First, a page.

Hurricane Alicia was a small but powerful tropical cyclone that caused significant destruction in the Greater Houston area of Southeast Texas. Although Alicia was a relatively small hurricane, its track over the rapidly growing metropolitan area contributed to its $3 billion damage toll, making it the costliest Atlantic hurricane at the time.

Revival of 'My Fair Lady' opens on Broadway at the Uris Theatre

My Fair Lady is a musical based on George Bernard Shaw's Pygmalion, with book and lyrics by Alan Jay Lerner and music by Frederick Loewe. The story concerns Eliza Doolittle, a Cockney flower girl who takes speech lessons from professor Henry Higgins, a phoneticist, so that she may pass as a lady.

The Police make their live debut

The Police's power trio line-up of Copeland, Sting, and Summers performed for the first time at Rebecca's club in the English city of Birmingham in the West Midlands. A trio was unusual for the time, and this line-up endured for the rest of the band's history.

Woodstock finishes after 3 days of live shows

The Woodstock Music & Art Fair was a music festival in the United States in 1969 which attracted an audience of more than 400,000. It is widely regarded as a pivotal moment in popular music history, as well as the definitive nexus for the larger counterculture generation.

Ringo Starr makes his debut with The Beatles

Starr first performed as a member of the Beatles at a horticultural society dance at Port Sunlight, had a two-hour rehearsal in preparation. After his appearance at the Cavern Club the following day, Best fans, upset by his firing, held vigils outside his house and at the club shouting "Pete forever! Ringo never!"

'Lolita' Vladimir Nabokov is published in the US

Lolita is a 1955 novel written by the Russian-American novelist Vladimir Nabokov. The novel is notable for its controversial subject: the protagonist and unreliable narrator, a middle-aged literature professor under the pseudonym Humbert Humbert, who is obsessed with a 12-year-old girl, Dolores Haze.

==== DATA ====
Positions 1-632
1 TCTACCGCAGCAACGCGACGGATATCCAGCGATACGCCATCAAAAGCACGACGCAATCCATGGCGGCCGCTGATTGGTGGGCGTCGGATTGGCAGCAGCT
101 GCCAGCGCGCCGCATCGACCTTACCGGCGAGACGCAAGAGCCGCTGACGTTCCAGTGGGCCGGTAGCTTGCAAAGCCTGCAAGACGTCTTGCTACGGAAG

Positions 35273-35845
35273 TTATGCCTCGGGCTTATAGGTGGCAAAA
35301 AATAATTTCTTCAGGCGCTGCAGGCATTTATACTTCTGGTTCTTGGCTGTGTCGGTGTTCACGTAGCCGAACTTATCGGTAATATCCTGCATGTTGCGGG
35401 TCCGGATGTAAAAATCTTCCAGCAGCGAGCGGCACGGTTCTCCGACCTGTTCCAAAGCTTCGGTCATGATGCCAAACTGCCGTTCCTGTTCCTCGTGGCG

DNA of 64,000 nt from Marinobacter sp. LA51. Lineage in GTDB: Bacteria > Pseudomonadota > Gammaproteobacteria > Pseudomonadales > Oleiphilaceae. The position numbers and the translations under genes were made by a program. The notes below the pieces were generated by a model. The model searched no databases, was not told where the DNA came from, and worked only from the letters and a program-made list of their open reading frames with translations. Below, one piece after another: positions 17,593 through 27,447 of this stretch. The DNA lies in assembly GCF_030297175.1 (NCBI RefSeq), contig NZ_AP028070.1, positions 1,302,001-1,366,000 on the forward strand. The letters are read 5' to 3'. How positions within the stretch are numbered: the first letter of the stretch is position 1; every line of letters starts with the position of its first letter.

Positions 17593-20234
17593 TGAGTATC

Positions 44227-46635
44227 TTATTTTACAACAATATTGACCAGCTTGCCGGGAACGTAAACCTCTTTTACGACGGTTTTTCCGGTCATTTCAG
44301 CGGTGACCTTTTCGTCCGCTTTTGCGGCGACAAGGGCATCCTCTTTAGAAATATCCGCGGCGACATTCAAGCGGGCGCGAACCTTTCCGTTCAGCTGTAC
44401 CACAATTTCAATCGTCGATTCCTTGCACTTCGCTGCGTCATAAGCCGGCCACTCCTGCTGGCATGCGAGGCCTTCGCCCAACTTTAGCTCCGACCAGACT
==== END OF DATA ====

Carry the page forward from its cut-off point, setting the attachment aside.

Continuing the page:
Adidas is registered as a company

The company was started by Adolf Dassler in his mother's house, he was joined by his elder brother Rudolf in 1924 under the name Dassler Brothers Shoe Factory. In 1949, following a breakdown in the relationship between the brothers, Adolf created Adidas, and Rudolf established Puma, which became Adidas' business rival.

'The Hardest Day' air battle

The Luftwaffe made an all-out effort to destroy Fighter Command. The air battles that took place on this day were amongst the largest aerial engagements in history at that time. Both sides suffered heavy losses. In the air, the British shot down twice as many Luftwaffe aircraft as they lost.

The Thousand Islands Bridge opens

The Thousand Islands International Bridge is an international bridge system over the Saint Lawrence River connecting northern New York in the United States with southeastern Ontario in Canada. Constructed in 1937, with additions in 1959, the bridges span the Canada–US border in the middle of the Thousand Islands region.

Asaph Hall discoveres Phobos

Hall was given responsibility for the USNO 26-inch telescope, the largest refracting telescope in the world at the time. It was with this telescope that he discovered Phobos and Deimos in 1877. Hall also noticed a white spot on Saturn which he used as a marker to ascertain the planet's rotational period.

French astronomer Pierre Janssen discovers helium

While observing the solar eclipse at Guntur, Madras State, British India, he noticed bright lines in the spectrum of the chromosphere, showing that the chromosphere is gaseous. This was the first observation of this particular spectral line, and one possible source for it was an element not yet discovered on the earth.

Anniversaries of the (in)famous